The typical content marketing process is fairly straightforward: Use well-researched and useful blog posts and news stories to rank highly on SERPs, and augment campaigns with social media posts and email messages. However, the most important part of the entire marketing chain might be the call to action. Without the right language or interface, well-crafted landing pages or engaging blog content isn’t going to turn organic traffic into qualified leads.
Lights, content, action!
Good calls to action are straightforward. They can be forms asking readers to offer their email addresses, links to particular product pages or social media buttons connected to Facebook profiles or LinkedIn posts. What matters is that people are moved down the sales pipeline and are at least one step closer to an actual phone call or purchase.
Twitter recently announced it is beta-testing a new feature for native advertising on the platform. The system will allow users who view ads on Twitter to click an icon and instantly call the advertiser. This may seem like a giant step forward for social marketing and mobile advertising, but in many ways, it’s in line with what content marketers should already be doing.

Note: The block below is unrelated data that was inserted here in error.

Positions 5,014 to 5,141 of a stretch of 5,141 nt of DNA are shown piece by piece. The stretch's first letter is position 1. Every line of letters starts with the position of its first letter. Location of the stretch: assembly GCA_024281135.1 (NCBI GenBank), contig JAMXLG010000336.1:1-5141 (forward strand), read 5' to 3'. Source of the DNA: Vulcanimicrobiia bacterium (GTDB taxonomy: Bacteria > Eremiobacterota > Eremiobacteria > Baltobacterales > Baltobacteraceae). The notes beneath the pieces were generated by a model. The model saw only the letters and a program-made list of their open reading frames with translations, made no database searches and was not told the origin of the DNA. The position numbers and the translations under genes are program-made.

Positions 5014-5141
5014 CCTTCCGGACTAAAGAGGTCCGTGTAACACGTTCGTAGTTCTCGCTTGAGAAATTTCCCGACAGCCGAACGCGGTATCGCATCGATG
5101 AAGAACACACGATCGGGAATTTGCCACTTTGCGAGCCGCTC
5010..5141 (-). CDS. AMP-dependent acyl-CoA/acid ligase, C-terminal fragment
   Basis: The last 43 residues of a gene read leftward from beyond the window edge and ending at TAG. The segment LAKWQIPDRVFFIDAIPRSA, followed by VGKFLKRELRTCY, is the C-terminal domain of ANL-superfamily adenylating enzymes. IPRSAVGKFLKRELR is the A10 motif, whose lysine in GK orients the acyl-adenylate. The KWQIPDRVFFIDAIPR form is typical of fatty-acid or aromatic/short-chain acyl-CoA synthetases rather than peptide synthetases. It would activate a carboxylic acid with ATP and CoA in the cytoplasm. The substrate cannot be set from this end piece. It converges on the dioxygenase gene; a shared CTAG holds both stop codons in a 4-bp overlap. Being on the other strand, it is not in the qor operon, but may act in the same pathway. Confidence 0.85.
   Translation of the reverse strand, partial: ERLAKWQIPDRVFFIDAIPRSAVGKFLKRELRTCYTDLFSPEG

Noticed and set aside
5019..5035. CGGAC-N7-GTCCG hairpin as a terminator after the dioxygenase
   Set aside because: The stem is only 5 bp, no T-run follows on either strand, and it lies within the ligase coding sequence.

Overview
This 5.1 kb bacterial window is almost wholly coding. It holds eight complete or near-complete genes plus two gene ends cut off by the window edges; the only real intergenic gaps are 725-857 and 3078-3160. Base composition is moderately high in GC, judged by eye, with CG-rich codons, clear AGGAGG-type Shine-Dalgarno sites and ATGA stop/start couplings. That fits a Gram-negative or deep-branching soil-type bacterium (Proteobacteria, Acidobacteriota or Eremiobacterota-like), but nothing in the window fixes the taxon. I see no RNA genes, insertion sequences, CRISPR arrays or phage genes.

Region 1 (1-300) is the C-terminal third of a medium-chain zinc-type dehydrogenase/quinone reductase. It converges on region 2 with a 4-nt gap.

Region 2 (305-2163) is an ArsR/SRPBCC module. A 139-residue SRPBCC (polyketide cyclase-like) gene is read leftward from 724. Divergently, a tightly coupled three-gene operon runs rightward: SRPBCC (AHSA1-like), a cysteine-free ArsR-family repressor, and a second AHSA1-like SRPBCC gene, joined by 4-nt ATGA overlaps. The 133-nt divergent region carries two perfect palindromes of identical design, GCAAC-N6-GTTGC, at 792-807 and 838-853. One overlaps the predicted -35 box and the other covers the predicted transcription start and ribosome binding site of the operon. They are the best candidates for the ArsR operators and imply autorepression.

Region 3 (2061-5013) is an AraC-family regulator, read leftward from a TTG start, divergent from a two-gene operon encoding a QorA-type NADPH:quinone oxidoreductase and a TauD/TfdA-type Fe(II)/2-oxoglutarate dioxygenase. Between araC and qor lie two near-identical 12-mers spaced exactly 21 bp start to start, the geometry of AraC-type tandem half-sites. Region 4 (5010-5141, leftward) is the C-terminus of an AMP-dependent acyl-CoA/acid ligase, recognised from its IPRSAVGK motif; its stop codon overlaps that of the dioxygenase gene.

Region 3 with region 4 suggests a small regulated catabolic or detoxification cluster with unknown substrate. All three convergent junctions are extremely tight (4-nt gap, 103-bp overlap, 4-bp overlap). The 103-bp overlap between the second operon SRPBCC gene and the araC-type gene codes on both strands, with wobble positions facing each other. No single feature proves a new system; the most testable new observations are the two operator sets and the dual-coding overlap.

Get to the point quickly
Web marketing shouldn’t beat consumers over the head with demands for phone numbers[contact info] or make them sign up for email updates before they can see any content. As Brafton has reported, customers greatly prefer to have businesses ask permission before sending them any additional marketing materials.
Customers greatly prefer to have businesses ask permission before sending them any additional marketing materials.
However, what it should do is eliminate as much of the time between first seeing a call to action and performing the desired action, which is what Twitter’s experiment intends to do. Some other ways marketers can take advantage of this effect include:
Recommend social actions. Buttons for networks like Facebook and LinkedIn are great, but marketers must suggest what people should actually do following the click. You can ask a consumer to share a post on Facebook, Retweet on Twitter or recommend that a B2B prospect connects on LinkedIn.
Offer a resource. Users often want to know more after reading blog posts or news stories, so give them a chance to read additional content. Let them know their email addresses are going to be used to gain access to an ebook or whitepaper.
Give them a call. If it works for Twitter, it can work for most small businesses. You don’t want to put your phone number all over the place, but click-to-call technology is already available for mobile searchers in Google’s Knowledge Graph. Be sure to register with Google+ Places and include all the right contact information so users can reach you instantly.
Twitter’s latest gambit might be for native advertisement, but it certainly offers clues into how rapidly companies are trying to get in touch with consumers. Don’t rush things, but don’t let leads get away after they’ve been interested in your content. Make internet marketing calls to action that leave little to the imagination.